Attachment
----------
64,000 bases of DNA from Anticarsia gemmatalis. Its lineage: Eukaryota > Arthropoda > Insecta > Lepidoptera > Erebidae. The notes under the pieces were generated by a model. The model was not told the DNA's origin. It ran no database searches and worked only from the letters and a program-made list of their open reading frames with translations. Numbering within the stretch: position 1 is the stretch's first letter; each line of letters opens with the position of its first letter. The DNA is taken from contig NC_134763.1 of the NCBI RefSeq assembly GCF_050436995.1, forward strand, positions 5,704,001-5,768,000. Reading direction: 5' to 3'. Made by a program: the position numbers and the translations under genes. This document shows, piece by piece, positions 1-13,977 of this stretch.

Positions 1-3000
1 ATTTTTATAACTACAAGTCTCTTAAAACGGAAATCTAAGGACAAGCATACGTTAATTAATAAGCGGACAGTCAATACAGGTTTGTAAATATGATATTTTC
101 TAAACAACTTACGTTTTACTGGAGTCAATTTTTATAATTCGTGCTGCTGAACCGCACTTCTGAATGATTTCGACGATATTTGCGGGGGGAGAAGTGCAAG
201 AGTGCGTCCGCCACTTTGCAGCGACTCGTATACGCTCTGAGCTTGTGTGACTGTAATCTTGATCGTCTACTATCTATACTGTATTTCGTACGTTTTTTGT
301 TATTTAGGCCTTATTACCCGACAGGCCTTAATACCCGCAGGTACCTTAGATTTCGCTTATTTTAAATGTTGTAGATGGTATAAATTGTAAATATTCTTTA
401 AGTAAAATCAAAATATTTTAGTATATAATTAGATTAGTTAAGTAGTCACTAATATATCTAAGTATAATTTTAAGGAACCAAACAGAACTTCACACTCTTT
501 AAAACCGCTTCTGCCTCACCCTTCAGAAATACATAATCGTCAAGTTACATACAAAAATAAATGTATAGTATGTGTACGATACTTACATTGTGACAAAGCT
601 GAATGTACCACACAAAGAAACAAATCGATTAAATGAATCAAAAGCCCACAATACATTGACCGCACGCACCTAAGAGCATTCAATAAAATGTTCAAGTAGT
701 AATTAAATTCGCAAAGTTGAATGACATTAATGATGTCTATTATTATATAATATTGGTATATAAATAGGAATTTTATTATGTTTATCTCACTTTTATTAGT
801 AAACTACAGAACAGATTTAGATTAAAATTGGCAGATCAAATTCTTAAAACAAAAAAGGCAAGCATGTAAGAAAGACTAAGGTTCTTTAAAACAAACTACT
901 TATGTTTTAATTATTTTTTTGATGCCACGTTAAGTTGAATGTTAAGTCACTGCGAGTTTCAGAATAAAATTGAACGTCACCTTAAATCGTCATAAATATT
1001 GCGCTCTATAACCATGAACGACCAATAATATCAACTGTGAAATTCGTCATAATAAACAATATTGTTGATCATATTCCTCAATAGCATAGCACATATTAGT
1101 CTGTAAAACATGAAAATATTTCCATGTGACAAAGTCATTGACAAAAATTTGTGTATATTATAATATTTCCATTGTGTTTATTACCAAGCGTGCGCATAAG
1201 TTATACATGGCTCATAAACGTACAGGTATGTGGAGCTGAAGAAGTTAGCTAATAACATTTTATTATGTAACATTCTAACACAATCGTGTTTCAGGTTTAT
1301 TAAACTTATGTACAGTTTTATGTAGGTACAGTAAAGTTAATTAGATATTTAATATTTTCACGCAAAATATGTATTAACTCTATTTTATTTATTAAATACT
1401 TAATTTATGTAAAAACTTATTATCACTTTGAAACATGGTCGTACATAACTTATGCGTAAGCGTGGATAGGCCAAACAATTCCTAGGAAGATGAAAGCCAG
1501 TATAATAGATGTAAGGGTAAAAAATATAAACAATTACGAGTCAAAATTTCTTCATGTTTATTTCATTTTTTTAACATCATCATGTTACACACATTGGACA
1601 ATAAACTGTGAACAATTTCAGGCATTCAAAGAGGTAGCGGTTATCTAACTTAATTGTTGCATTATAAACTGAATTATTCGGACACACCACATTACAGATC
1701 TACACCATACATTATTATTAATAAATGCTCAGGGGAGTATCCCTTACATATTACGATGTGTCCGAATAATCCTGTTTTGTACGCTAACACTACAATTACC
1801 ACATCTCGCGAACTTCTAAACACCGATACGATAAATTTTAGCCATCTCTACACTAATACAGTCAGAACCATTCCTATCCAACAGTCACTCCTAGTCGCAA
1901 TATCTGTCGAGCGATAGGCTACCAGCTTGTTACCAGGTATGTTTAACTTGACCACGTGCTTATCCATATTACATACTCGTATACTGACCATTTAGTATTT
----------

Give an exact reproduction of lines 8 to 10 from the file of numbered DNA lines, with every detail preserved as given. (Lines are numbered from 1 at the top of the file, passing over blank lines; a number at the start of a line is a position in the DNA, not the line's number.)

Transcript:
501 AAAACCGCTTCTGCCTCACCCTTCAGAAATACATAATCGTCAAGTTACATACAAAAATAAATGTATAGTATGTGTACGATACTTACATTGTGACAAAGCT
601 GAATGTACCACACAAAGAAACAAATCGATTAAATGAATCAAAAGCCCACAATACATTGACCGCACGCACCTAAGAGCATTCAATAAAATGTTCAAGTAGT
701 AATTAAATTCGCAAAGTTGAATGACATTAATGATGTCTATTATTATATAATATTGGTATATAAATAGGAATTTTATTATGTTTATCTCACTTTTATTAGT